I was supine on the couch, as I have been for a couple of weeks now, recovering from my very near brush with the Void. I’ve given myself, with my doctor’s blessing, permission to be in a state of “rest” — that retro condition — without guilt, for a while at least; which seems at once naughty and luxurious.

Brian, my husband, made me chicken soup, as Dr Ealy has prescribed pretty much just smoothies, soups, and fermented foods for me, till I am stronger.

I noticed some chunky white strips floating in the soup, like thick little rafts. “What is that, honey?”

“Pork fat. It will give it flavor.”

“You know this is supposed to be Jewish chicken soup, right?” I asked, smiling.

“You have to respect my Irishness,” he declared.

I did, and the soup was delicious: “restorative”, as we say, half-joking, in our household. I felt the life force burn a little brighter in me as I blew on my spoon, and took it all in.

Chicken soup has a very allegorical presence in our history. A Jewish chicken soup I made long ago, it is not an overstatement to say, turned our relationship from that nervous status of “dating,” to the steady path to marriage.

Nine years ago, Brian and I had been courting for about six months. I was still incredibly jumpy about him, part delighted and part terrified. Half of me believed that he had been sent by some intelligence agency to infiltrate my life and my social network.

What was he doing hanging around me so consistently, I wondered? He was much younger than I, very handsome, sort of scary, extremely comfortable with a range of weapons, and strangely highly trained in many arcane white and black arts.

He was not like anyone I knew. He had hacker friends. He had spy friends, and mercenary friends, and special operator friends. And he was friends too, oddly, with a couple of governors, a couple of ambassadors, and some high-level businessmen; as well as being friends with riffraff of all kinds.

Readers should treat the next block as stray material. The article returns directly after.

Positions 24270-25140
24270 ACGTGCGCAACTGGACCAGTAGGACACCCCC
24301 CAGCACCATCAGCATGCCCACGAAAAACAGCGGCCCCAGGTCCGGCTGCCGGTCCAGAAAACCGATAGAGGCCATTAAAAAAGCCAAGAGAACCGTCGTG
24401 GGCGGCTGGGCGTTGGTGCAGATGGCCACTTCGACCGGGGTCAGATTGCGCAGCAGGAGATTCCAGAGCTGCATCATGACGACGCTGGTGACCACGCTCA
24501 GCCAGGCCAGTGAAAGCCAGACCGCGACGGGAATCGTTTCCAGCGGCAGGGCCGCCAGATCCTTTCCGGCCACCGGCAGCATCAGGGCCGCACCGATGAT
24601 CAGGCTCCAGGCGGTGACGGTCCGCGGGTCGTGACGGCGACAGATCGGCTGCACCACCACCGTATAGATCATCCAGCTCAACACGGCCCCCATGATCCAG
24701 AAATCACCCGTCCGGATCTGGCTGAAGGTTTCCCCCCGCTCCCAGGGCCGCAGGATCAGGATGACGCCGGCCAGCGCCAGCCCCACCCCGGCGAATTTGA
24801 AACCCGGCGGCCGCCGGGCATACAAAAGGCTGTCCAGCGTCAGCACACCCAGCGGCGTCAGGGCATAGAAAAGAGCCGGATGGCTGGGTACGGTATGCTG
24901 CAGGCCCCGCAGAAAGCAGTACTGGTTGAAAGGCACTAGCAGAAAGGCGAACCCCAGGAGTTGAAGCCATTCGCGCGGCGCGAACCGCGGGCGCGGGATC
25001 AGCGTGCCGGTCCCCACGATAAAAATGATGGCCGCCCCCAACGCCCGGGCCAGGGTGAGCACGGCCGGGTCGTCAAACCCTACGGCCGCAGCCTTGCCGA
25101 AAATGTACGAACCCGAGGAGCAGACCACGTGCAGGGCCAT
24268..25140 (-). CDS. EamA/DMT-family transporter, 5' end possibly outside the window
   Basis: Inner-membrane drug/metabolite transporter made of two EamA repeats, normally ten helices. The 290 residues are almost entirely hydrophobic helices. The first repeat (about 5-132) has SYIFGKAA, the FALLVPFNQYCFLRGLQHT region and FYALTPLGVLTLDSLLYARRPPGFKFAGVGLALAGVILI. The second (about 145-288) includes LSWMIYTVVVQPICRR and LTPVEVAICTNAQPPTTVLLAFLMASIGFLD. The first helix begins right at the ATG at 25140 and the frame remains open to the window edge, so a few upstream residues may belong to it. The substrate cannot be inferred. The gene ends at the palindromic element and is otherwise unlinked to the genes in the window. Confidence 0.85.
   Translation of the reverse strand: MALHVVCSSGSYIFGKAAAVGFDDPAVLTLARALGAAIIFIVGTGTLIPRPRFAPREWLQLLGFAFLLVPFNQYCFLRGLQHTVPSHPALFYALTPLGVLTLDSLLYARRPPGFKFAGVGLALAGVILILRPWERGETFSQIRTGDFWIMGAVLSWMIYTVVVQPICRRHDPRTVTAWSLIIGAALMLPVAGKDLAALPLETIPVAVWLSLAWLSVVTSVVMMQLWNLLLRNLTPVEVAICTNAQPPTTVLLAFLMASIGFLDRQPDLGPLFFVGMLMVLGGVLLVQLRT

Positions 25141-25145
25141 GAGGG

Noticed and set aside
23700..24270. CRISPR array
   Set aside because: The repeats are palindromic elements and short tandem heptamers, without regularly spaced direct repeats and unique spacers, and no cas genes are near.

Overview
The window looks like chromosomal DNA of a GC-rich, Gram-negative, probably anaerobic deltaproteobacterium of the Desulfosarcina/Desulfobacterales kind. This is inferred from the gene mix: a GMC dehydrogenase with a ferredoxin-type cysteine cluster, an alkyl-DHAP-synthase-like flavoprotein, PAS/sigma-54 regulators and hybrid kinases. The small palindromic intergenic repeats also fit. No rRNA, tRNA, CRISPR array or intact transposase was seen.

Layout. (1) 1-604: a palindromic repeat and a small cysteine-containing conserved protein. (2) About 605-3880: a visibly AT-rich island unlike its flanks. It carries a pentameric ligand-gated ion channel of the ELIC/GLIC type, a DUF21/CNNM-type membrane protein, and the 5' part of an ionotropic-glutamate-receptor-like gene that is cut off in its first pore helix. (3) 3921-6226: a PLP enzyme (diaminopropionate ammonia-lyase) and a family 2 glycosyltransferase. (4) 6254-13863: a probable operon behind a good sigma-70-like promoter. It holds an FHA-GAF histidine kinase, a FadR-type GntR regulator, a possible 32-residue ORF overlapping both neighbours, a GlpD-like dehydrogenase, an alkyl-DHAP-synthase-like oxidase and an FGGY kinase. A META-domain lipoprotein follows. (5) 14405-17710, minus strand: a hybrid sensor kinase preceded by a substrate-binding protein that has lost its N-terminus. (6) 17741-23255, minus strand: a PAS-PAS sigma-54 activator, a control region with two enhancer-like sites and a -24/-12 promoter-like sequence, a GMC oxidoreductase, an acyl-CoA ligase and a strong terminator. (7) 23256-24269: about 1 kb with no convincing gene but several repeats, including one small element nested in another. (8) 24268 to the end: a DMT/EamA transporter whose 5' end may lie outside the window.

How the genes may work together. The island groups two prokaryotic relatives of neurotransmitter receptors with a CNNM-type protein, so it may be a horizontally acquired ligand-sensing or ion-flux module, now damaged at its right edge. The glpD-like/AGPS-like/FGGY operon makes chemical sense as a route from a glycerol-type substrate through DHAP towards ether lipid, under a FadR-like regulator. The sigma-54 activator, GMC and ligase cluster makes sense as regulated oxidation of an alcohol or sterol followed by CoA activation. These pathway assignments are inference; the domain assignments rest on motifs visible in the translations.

Surely he couldn’t be making the long train journey every week from Washington to New York to see me, just for my sake — just for me, an exhausted single mom, from a completely different milieu?

What was his real agenda?

Friends were continually warning me about just this scenario — of subversion via seduction. A friend sent me news stories about a detective in the UK who infiltrated a group of environmental activists by seducing a female member — he lived with her for months before she realized that the relationship was a setup. Other friends of mine would pepper Brian with probing questions when he accompanied me to parties. He patiently answered them, barely rolling his eyes.

I would ask him about my fears directly.

“How do I know you haven’t been sent here by the CIA, or by Mossad, to kill me?”

He’d answer with a mocking scenario, that always made me laugh in spite of myself.

“Well, if I have, I’m doing a terrible job, and I’ll probably get fired: “Agent Seamus here. What’s going on? Why isn’t she dead yet? It’s been months!” “Well, I was going to knock it out last week, but we had that thing at the Town Hall. Then I was going to take care of it last Wednesday, but we can’t miss Dancing with the Stars. I was going to do it this morning, but Starbucks didn’t open till 8:00 am, and you know I can’t function without that first cup of coffee…”’